"The use of Cobotics is another area that’s growing in maturity, and which offers, in the right environment, a good return on investment."
“A common change, for example, might be the exchange of traditional tub-vacs for backpack vacuum cleaners, which allow teams to move through the same area more quickly. The use of Cobotics is another area that’s growing in maturity, and which offers, in the right environment, a good return on investment. We also frequently reassign tasks to different operatives, such that there is less wasted time between each task. Having a dedicated team vacuum the whole building can be a lot quicker than assigning all tasks within a specific area to one cleaner.”
One of NuServe’s clients – London co-working space, – wanted washrooms to be cleaned every hour. The company calculated it’d take 20 minutes to clean each floor’s washrooms by installing a QR code outside each washroom and having the housekeeping team scan the code when they arrived to clean and when they’d finished the job. The data revealed that the team needed only five minutes per floor at certain times of day. “As a result, we were able to redeploy housekeeping to other tasks – post, meeting room support, catering assistance – which added value to the client, without increasing their cost.
“We’ve recently been talking to partners about a system that would allow clients to deploy sensors and indicator lights to all desks to allow cleaners to see which desks to clean (red light), and which had not been used (green light). This would decrease the time a floor could be cleaned without overburdening the team, and also allow for the dynamic cleaning of desks during the workday in agile working environments. Once a desk had been cleaned, the operative could reset the desk (from red to green light), making it available for re-use on a client’s system.”
Change to NuServe’s teams and operations
- Rolling out the Toucan Dispensing System across many sites – it uses salt and tap water to create a cleaning agent effective against Covid-19, replacing around 90 per cent of other cleaning products’
- Sending account managers on training with NuServe’s chosen preferred waste partner to better advise clients wanting to improve waste and recycling;
- Launching a D&I programme and council, comprising frontline team members and senior managers to devise better support structures;
- Working with Planet Mark to measure the company’s carbon footprint (offset through the World Land Trust);
- Expanding the scope of measuring carbon emissions to achieve net zero by 2030;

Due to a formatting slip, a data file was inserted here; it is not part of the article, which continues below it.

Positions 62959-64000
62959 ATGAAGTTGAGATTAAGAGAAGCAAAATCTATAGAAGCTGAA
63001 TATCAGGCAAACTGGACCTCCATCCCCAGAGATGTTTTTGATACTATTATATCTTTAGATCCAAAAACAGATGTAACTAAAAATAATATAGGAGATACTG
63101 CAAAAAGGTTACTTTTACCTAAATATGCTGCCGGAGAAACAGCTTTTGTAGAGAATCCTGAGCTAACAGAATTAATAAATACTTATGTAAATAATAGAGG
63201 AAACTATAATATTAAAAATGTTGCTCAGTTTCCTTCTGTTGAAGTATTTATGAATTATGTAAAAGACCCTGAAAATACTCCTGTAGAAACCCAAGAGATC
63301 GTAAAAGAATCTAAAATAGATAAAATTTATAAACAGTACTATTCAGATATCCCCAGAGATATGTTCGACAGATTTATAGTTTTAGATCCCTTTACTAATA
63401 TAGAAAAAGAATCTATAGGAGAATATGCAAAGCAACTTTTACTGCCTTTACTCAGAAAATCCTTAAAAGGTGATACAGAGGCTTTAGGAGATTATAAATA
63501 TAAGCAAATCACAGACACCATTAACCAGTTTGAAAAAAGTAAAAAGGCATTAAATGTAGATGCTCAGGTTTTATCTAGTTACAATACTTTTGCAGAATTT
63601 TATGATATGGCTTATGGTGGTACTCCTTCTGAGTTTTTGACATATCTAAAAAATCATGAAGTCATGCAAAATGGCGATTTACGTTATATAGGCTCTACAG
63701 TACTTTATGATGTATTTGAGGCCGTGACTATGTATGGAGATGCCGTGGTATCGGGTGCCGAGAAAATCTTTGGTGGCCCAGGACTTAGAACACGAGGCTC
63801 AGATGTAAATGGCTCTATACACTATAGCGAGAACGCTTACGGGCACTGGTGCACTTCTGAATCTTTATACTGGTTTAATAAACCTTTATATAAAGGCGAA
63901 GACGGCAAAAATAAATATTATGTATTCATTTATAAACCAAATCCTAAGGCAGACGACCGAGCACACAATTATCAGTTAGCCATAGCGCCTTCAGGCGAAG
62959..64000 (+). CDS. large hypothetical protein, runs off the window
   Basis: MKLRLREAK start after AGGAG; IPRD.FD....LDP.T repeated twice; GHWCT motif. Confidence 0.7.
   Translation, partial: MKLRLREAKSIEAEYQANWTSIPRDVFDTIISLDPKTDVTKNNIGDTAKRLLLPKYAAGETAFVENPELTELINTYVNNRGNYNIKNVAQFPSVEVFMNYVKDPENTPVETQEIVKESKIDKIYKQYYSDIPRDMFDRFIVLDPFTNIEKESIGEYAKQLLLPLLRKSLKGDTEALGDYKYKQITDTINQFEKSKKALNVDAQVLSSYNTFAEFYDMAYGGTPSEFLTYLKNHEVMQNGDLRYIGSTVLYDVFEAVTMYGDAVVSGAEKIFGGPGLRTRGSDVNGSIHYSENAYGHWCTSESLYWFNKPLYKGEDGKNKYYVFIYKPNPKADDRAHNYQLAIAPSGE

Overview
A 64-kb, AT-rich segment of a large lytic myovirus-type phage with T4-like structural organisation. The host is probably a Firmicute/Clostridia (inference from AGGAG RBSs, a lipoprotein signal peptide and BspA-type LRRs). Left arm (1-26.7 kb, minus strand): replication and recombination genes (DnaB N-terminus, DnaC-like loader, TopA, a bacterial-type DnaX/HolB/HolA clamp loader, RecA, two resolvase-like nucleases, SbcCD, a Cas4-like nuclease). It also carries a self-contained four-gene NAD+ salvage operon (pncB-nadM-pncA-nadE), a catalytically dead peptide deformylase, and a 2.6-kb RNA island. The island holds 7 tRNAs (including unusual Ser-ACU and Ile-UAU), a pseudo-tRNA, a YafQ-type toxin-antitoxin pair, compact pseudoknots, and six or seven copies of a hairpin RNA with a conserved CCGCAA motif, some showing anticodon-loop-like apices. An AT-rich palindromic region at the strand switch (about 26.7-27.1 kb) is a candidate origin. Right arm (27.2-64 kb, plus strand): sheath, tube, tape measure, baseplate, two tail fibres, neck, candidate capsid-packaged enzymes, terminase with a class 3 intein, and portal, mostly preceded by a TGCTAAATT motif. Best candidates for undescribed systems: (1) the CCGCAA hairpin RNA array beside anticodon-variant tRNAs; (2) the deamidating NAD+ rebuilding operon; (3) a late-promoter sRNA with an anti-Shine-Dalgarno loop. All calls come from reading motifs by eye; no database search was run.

- Replacing almost all our combustion engine fleet with electric vehicles in 2021, with plans to be fully electric by 2022; and
- Initiating a programme to protect an acre of rainforest on behalf of all new clients – six acres purchased so far.
Quick sustainable wins for NuServe
- Moved office cleaning hours to the daytime for fewer total cleaning hours and improved working conditions for many team members;
- Procured uniforms for its management team by partnering with Royal Trinity Hospice. The company sourced shirts donated to the charity by a designer brand – keeping the clothes in use, supporting the charity and saving NuServe money and the world raw materials; and
- Encouraging clients to pay cleaning personnel the real Living Wage as a minimum pay rate – ensures a stable and motivated workforce.
Lockwood says that the company must continue to improve to boost its Impact Score for future re-accreditations. “Strictly from an operations perspective for the duration of 2022 we will be focusing on Scope 3 emissions by improving recording frameworks and then implementing reduction procedures. One of the ways we will be doing this is by implementing a Business Travel Hierarchy Plan, which will not only improve our teams’ efficiency but reduce costs and carbon footprint. By ensuring our ops team is working as efficiently as possible, in terms of site orders and visits, we hope to work more effectively and to do so in a carbon sensitive manner.
“Internally, we will be looking at how our business fits into public reporting frameworks like ESGs and SDGS as these structures are understood by business. Since NuServe already has structures in place from our B Corp, Planet Mark and ISO 9001/14001 accreditations we can readily adapt our reports to suit the needs of other reporting models.”
This article comes from an interview with NuServe’s Simon Duke and Georgina Lockwood as part of the ethical business models feature in the January-February 2022 edition of Facilitate.